Barriers Needed For Home Energy Conservation
Your Homes Envelope - Rain, Air and Insulation, the Barriers to Success and Energy Savings
In different areas of the country, there are barriers that determine the success of home energy conservation projects.
When I pull up in front of a house where I am going to perform an energy audit, the first thing I see is the homes rain barrier- at least that is the best description I have for the exterior of a home in this part of the country.
Go up in the Olympic Peninsula of Washington State and you might call it the sponge barrier – a better description in upper Maine might be the icicle barrier and in South Florida, where the weather is really nice, a good description might be the - you can’t see what I’m doing in my home barrier.
This barrier thing is one of the most important parts of a home when considering home energy conservation and a warm, comfortable home. The Barrier is what separates everything outside from everything inside. Everything from rain to bugs - from eyes to noise – from temperature to mother-in-laws.
Let’s call this barrier the envelope. The envelope of the home includes the roof, walls ,and floor. When it’s really cold outside and my daughter complains of the cool indoor temperature, I try to lift her spirits with, “at least we’re not living in a Teepee.” I guess using buffalo hides as a homes envelope presents some challenges for me.
When we are trying to save energy and lower our power bills, it doesn’t do a world of good to install a new high efficiency gas furnace if our homes envelope is not up to the job of separating the outside from the inside. In the same manner, you wouldn’t hide your favorite Valentine candy in a glass cabinet or walk down the street in a see through dress.
With any remodeling or weatherization work that is planned or done on your home, you need to identify and inspect the components of the homes envelope to ensure a successful home energy conservation project.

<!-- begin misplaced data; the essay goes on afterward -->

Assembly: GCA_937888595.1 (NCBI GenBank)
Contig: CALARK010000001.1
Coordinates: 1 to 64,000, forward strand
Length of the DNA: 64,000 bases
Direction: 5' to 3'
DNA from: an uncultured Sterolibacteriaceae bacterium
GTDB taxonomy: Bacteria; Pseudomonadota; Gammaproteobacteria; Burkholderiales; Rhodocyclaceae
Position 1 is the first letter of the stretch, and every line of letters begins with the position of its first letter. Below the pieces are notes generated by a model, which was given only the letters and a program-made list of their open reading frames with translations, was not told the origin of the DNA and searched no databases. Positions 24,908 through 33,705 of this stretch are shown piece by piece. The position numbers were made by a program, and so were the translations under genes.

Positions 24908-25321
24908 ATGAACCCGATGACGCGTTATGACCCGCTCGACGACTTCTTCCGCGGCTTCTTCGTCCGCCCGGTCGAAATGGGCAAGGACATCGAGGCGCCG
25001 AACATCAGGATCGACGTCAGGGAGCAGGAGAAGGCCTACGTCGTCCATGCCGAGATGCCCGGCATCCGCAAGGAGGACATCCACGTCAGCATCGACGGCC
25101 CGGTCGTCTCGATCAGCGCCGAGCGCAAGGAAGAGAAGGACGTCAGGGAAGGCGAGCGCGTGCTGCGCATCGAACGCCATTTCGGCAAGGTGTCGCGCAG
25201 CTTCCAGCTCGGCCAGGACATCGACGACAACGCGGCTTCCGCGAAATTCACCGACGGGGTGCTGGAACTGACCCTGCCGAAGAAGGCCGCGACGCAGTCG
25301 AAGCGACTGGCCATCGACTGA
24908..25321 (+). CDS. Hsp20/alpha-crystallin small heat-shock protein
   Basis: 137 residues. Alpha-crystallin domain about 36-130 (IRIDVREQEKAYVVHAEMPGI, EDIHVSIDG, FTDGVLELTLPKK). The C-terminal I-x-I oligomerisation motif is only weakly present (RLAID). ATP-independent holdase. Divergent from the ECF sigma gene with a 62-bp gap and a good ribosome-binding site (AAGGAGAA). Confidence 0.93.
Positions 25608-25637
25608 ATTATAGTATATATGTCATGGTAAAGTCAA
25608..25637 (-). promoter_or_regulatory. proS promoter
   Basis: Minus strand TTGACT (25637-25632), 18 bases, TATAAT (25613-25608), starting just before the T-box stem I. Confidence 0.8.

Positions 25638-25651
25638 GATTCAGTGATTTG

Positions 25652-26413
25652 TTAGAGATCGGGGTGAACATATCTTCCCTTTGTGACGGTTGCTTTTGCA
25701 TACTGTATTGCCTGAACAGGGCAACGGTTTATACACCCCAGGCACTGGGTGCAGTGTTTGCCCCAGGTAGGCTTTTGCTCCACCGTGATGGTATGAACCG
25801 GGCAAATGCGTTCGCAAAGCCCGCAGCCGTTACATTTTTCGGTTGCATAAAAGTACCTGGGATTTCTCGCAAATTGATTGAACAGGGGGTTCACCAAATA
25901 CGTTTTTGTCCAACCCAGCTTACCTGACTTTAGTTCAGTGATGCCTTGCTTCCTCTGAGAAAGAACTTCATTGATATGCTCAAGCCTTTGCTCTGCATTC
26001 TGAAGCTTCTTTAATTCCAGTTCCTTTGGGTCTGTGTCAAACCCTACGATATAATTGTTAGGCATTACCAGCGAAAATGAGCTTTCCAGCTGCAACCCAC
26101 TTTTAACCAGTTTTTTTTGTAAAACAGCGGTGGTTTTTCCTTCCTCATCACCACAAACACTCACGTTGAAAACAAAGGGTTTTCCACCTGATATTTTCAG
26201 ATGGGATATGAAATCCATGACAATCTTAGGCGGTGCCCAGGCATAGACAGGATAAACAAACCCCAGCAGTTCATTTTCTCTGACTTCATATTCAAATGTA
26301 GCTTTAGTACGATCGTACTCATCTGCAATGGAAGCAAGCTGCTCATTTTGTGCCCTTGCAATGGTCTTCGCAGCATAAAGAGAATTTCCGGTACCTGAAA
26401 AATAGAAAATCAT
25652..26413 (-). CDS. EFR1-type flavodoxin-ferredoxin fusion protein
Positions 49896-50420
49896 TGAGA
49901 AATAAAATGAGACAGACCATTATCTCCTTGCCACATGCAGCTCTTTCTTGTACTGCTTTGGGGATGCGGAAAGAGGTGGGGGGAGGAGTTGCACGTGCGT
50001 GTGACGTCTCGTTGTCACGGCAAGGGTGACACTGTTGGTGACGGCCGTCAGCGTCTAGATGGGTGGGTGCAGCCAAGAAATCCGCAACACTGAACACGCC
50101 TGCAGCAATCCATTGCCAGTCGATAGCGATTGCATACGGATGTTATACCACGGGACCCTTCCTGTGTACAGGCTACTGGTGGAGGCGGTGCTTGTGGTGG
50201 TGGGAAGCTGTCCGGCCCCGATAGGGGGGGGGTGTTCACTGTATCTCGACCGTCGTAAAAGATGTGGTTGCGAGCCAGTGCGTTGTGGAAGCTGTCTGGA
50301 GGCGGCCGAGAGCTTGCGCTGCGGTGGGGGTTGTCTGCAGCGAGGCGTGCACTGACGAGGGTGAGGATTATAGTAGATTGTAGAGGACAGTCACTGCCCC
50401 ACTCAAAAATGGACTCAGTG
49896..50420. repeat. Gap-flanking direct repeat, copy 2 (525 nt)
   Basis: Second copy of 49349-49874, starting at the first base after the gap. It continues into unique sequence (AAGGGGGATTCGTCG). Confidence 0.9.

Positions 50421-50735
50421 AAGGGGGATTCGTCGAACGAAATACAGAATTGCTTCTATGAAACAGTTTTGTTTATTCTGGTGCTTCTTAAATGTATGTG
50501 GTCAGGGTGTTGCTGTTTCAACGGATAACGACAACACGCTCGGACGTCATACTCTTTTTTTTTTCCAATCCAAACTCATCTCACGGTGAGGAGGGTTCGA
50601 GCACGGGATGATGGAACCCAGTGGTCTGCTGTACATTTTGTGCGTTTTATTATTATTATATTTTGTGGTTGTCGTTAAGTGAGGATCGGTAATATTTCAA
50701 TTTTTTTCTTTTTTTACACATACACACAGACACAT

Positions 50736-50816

- Rain Barrier: on the outside of the wall and roof that keeps the worst elements away. When the rain barrier breaks down, the other barriers are damaged and often rendered ineffective. The Rain Barrier is made up of roof shingles and exterior wall siding.
- Air Barrier: this barrier is sometimes referred to as the pressure barrier. The air barrier’s job is to keep air from passing through the envelope. When the wind blows and your curtains do a little dance, the air barrier is not doing a very good job. An air barrier is house wrap, drywall, plaster, Kraft paper, newsprint, caulk, flashing, plywood and just about anything else that air has trouble passing through.
- Thermal Barrier: in your walls, over that ceiling, and under the floor, it is insulation that is the main stay of the thermal barrier. To me, it makes more sense to call it the Insulation Barrier. This is the barrier that reduces the transfer of heat through the homes envelope. It includes a wide variety of insulation materials of which fiberglass and cellulose are currently the most widely used.
Before I conclude this barrier and envelope, energy saving discussion, I will let you in on a little secret. The Air Barrier and the Insulation Barrier are most effective and efficient when they are touching each other. Check it out around your home. Check and find your homes Air Barrier and Insulation Barrier and check to see if they are in contact with each other. Any air space between the two, can reduce their effectiveness. Hope your home energy conservation project is a successful one.
Hope this discussion was valuable, come back soon to detectenergy.com, but remember, I won’t be leaving a light on for you…